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Keay v. Bluestone & Hockley

United States District Court, D. Oregon

January 28, 2015

KEVIN M. KEAY, Plaintiff,

Kevin M. Keay, Portland, OR, Plaintiff pro se.


JOHN JELDERKS, Magistrate Judge.

Pro se Plaintiff Keay brings this action against Defendants Susan Howard and Cliff Hockley asserting fraud, discrimination, harassment and retaliation claims. Plaintiff has applied to proceed in forma pauperis. Plaintiff's motion is granted. However, for the reasons set forth below, Plaintiff's Complaint should be dismissed, without service of process, for lack of jurisdiction and on the basis that it fails to state a claim upon which relief can be granted. See FRCP 12(h)(3); 28 U.S.C. § 1915(e)(2)(B).


In his Complaint, Plaintiff sets out a number of allegations apparently connected with his lease of an apartment from Defendants. Plaintiff alleges that Defendant Howard (1) committed fraud by entering into a lease knowing that the apartment being rented was not clean or in good repair, (2) actively harassed Plaintiff by entering into his apartment without legal notice, (3) failed to fix a number of defects in his apartment and then retaliated against Plaintiff when he reported the issues to the City of Portland's Housing Inspection department. Plaintiff also alleges that Defendant Howard, along with "management, " tampered with his mail and "discriminated against [his] service dog." Finally, Plaintiff alleges there was an "unlawful entry and theft of property" in response to his complaint to the City of Portland's Housing Inspector.

In his prayer for relief, Plaintiff seeks one million dollars for the illegal entry, one million dollars for the theft of property, one million dollars for "management's fraudulent cover up, " one million dollars for the harassment of Plaintiff and his service dog, $3500 for moving costs and "ample time to move to new apartment."


Federal courts are courts of limited jurisdiction and are presumed to lack jurisdiction over a case unless proven otherwise. Kokkonen v. Guardian Life Ins. Co. of America, 511 U.S. 375, 377 (1994). Federal district courts may hear only those cases that are within the judicial power conferred by the United States Constitution or by statute. Richardson v. United States, 943 F.2d 1107, 1112-13 (9th Cir.1991), cert. denied, 503 U.S. 936 (1992). Federal Rule of Civil Procedure 12(h) requires this court to dismiss an action "[w]henever it appears by suggestion of the parties or otherwise that the court lacks jurisdiction of the subject matter." See also Augustine v. United States, 704 F.2d 1074, 1077 (9th Cir. 1983). A court may dismiss an action sua sponte if it lacks subject matter jurisdiction. See, e.g., Cal. Diversified Promotions, Inc. v. Musick, 505 F.2d 278, 280 (9th Cir. 1974).

Jurisdiction must be based on either diversity of citizenship for cases involving more than $75, 000 in damages between citizens of different states or on a claim based on the United States Constitution, laws, or treaties of the United States. 28 U.S.C. §§ 1331, 1332.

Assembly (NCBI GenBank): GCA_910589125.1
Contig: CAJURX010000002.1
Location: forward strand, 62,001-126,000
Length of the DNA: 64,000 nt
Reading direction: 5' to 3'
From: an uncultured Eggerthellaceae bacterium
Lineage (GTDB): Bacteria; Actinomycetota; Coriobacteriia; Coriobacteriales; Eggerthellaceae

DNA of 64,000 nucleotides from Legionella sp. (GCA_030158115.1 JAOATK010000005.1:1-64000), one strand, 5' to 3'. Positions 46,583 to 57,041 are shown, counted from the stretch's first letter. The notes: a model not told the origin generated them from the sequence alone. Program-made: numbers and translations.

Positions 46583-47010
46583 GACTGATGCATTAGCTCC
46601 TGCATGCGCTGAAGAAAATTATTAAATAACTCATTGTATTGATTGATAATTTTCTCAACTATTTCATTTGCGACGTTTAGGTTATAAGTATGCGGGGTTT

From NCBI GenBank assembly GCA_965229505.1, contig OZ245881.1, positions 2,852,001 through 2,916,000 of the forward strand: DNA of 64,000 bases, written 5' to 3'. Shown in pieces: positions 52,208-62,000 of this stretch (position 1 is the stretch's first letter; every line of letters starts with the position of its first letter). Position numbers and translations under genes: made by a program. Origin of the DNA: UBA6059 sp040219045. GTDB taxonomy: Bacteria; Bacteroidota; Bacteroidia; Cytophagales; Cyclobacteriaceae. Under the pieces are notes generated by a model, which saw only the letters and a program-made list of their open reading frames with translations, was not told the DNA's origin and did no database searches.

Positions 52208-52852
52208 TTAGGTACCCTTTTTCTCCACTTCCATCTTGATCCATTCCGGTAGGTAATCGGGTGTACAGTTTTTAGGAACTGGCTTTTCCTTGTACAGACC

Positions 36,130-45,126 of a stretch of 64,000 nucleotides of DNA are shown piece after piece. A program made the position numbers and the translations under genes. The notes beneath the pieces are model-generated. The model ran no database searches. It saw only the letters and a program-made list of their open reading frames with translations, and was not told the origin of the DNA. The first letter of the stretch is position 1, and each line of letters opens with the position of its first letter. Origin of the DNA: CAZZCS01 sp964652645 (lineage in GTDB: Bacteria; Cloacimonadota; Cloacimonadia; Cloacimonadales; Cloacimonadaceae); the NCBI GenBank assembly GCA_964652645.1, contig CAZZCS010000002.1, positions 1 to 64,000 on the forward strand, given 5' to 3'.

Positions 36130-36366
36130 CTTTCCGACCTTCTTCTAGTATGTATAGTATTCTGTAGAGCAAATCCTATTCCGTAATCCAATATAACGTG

Furthermore, under 28 U.S.C. § 1915(e)(2)(B), a complaint filed in forma pauperis must be dismissed before service of process if it is frivolous, fails to state a claim on which relief may be granted or seeks monetary relief against a defendant who is immune from such relief.

In order to state a viable claim, the plaintiff must allege "enough facts to state a claim to relief that is plausible on its face." Bell Atl. Corp. v. Twombly, 550 U.S. 544, 570 (2007); see also, Ashcroft v. Iqbal, 556 U.S. 662 (2009)(specifically applying Twombly analysis beyond the context of the Sherman Act). In addition, under Federal Rule of Civil Procedure 8(a)(1), every complaint must contain "a short and plain statement of the grounds for the court's jurisdiction...." However, "[d]efective allegations of jurisdiction may be amended, upon terms, in the trial or appellate courts." 28 U.S.C. § 1653. The court must liberally construe a pro se plaintiff's complaint and permit amendment unless the deficiencies in the complaint cannot be cured by amendment. Karim-Panahi v. Los Angeles Police Dept., 839 F.2d 621, 623-624 (9th Cir. 1988).

Plaintiff has not indicated a basis for the court's jurisdiction in his Complaint. In addition, Plaintiff alleges that he and Defendants are all citizens of Oregon. Thus, diversity of citizenship is not present here. Plaintiff's Complaint also fails to allege sufficient facts to support a cause of action arising under the federal laws of the United States. Under these circumstances, this court lacks subject-matter jurisdiction in this case. It is not clear whether the jurisdictional defects in Plaintiff's Complaint can be cured by amendment; therefore, dismissal should be without prejudice and with leave to file an amended complaint.

If Plaintiff does file an amended complaint based on federal question jurisdiction, he must specifically identify the federal statute, treaty or Constitutional provision that Plaintiff alleges was violated by Defendants. Plaintiff must also allege sufficient facts to satisfy the federal pleading standard ...

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